In our increasingly globalized world, what it means to be a leader in the 21st century is vastly different than what it meant in previous eras. Originally, the “ideal leader” was one that could efficiently organize and motivate a group around a common goal to achieve a desired objective. However, this conception would imply that the leader and the team exist in a vacuum. Today, as a global community, we realize that the independent actions of individuals, groups, organizations, businesses, and governments can have far reaching effects on people all over the world.

Rockefeller Leadership Fellow: Charlotte Blatt '18

This series introduces the 2017-2018 Rockefeller Leadership Fellows. Each fellow reflects on why he or she wanted to be a part of the program and what aspects of leadership most interests them.

Throughout my Dartmouth career, I have held various positions and participated in several programs that have allowed me to both demonstrate and learn about leadership. In particular, as President of Dartmouth College Democrats during the 2016 general election, I was at the helm of an organization tasked with helping to turn out the Dartmouth campus and wider Hanover community to vote for Hillary Clinton, Maggie Hassan, and Democrats up and down the ballot. After this experience, I wanted to delve deeper into leadership training to improve my skills at facilitation, public speaking, and organizational management.

Rockefeller Leadership Fellow: Chris Huberty '18

This series introduces the 2017-2018 Rockefeller Leadership Fellows. Each fellow reflects on why he or she wanted to be a part of the program and what aspects of leadership most interests them.

I began studying leadership during my first year in high school and have intensively studied it several times since. Despite my relatively lengthy immersion in leadership studies, I find that leadership means something slightly different to me each time I reflect on it. Thus, many of the particular aspects of leadership that interest me have changed, and I suspect this trend will continue as I grow older and further develop my own leadership style. Leadership is a broad topic, yet I have been able to study it from many angles to improve my own leadership style.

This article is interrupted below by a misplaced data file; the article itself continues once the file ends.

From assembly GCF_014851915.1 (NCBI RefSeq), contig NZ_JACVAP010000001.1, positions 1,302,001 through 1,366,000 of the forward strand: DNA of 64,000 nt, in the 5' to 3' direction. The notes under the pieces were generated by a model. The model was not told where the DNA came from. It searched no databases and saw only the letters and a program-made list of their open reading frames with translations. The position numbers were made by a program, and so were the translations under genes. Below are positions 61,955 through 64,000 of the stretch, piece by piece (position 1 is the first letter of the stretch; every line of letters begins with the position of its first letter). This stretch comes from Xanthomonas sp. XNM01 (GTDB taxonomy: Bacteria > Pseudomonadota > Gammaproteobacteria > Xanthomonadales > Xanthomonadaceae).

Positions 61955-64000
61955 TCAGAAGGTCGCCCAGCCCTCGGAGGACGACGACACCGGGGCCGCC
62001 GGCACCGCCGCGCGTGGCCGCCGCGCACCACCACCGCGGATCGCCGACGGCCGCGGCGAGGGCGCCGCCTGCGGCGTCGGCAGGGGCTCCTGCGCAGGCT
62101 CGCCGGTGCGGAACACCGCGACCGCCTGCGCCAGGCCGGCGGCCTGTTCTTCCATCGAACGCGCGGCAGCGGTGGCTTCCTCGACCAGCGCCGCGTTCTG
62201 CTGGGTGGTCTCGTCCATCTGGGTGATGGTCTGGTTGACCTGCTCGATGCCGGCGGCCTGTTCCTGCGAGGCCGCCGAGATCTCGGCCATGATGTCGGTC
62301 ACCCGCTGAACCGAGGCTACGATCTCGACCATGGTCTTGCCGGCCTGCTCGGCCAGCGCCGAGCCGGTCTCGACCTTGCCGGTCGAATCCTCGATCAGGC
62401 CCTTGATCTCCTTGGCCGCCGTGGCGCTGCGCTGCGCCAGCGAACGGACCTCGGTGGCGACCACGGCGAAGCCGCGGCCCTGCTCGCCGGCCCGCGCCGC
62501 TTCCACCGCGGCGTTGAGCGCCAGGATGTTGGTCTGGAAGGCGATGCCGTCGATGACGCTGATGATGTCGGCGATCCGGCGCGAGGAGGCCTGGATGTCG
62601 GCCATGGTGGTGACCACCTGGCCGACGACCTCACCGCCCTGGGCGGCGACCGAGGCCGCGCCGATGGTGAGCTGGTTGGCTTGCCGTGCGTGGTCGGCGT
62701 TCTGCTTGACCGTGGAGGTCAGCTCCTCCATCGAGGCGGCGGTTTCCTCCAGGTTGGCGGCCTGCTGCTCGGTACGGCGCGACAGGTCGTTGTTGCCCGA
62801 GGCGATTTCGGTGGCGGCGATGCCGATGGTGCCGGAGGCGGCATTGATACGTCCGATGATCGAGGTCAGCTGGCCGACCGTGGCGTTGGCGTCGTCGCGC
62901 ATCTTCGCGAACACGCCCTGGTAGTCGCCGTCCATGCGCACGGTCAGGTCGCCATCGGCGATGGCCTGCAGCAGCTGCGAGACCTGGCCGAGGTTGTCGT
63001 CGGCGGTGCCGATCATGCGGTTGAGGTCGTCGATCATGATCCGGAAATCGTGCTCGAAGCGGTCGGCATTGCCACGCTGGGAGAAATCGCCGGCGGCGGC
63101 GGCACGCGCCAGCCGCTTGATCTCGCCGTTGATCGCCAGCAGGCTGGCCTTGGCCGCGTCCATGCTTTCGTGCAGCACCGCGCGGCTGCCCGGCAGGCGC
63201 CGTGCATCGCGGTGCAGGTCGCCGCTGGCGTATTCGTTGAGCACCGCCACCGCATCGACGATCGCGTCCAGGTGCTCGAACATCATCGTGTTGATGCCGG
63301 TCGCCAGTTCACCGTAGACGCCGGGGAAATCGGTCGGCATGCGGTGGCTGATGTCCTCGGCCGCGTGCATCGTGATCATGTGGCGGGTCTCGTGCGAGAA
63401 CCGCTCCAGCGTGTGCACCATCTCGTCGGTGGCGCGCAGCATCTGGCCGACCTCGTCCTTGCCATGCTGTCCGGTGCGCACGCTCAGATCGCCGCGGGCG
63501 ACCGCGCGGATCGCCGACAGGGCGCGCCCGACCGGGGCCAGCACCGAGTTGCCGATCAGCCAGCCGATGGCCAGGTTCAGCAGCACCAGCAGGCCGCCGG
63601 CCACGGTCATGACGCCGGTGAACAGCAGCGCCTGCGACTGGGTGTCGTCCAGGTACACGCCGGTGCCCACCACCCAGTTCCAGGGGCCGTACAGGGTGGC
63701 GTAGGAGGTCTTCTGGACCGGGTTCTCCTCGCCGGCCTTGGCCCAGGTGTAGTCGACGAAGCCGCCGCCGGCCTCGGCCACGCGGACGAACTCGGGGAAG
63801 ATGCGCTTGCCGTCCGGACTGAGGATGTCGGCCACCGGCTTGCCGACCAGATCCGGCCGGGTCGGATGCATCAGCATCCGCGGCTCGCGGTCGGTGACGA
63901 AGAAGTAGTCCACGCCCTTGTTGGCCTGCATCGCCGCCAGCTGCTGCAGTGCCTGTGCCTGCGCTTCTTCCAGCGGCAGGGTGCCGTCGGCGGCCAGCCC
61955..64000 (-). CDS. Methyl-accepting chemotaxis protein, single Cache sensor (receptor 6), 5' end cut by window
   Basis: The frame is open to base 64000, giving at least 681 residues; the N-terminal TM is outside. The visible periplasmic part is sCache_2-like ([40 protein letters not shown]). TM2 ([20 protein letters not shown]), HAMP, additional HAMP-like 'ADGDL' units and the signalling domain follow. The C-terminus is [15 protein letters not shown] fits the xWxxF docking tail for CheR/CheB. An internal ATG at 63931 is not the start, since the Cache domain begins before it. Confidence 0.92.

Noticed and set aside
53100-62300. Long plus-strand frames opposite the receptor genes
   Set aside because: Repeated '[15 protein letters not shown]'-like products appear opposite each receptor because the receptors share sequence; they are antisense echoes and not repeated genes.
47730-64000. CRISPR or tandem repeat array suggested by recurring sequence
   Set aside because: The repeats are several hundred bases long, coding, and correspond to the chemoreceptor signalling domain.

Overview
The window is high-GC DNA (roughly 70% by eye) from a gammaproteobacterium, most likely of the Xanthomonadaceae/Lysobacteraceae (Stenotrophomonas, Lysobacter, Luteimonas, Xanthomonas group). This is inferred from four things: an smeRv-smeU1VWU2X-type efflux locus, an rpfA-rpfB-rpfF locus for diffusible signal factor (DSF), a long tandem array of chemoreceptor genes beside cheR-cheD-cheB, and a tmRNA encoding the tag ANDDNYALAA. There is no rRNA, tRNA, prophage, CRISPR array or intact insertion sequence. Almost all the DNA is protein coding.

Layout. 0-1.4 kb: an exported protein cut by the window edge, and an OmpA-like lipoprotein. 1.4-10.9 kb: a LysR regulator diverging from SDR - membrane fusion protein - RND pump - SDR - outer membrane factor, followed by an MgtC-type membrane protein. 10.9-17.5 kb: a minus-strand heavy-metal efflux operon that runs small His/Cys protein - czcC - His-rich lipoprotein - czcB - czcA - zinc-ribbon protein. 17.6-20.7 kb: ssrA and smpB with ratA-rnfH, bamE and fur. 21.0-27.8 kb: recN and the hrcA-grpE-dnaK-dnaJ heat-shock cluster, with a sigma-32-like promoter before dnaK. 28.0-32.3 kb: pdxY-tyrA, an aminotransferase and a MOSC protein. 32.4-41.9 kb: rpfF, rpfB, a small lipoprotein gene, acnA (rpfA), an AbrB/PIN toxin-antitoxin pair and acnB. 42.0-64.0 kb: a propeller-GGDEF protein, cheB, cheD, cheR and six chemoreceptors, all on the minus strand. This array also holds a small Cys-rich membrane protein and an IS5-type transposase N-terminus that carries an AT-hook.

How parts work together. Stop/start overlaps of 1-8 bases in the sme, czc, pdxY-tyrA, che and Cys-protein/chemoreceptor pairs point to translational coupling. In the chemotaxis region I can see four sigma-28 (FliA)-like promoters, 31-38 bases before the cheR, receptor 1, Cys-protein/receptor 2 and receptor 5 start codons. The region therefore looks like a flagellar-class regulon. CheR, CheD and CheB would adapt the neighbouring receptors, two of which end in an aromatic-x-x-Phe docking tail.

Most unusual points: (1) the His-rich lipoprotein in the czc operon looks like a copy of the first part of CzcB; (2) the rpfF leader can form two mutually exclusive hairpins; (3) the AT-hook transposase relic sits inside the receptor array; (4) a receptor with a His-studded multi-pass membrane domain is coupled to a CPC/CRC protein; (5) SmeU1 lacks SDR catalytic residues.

Notes from the Field: Charlotte Kamin '18

Charlotte Kamin '18 interned with the Institute for the Study of War (ISW) for the Summer 2017 term. The following is an excerpt from her internship report.

This summer, I served as an Iraq research analyst intern with the Institute for the Study of War (ISW). ISW is a non-partisan think tank in Washington D.C. that researches and analyzes the political and security conditions abroad to better inform the American public and to influence U.S. strategy and policy in critical regions. ISW conducts rigorous open-source research in order to provide accurate and timely intelligence on developing military operations, enemy threats, and socio-political realities in key regions like the Middle East and Central Asia.

Rockefeller Leadership Fellow: Dan Propp '18

This series introduces the 2017-2018 Rockefeller Leadership Fellows. Each fellow reflects on why he or she wanted to be a part of the program and what aspects of leadership most interests them.

As far as aspects of leadership, I am interested in how leaders can help individuals and groups reach their full potential. Additionally, I am interested in the capacity of effective leadership to bring about cultural shifts; a good leader can lead a group successfully to a goal, but a great leader can completely change a dialogue.

For me, being a RLF is largely a chance to meet student leaders who I find inspiring. The group consists of a number of fantastically intelligent and charismatic individuals, and I look forward not only to learning from them, but also growing alongside them.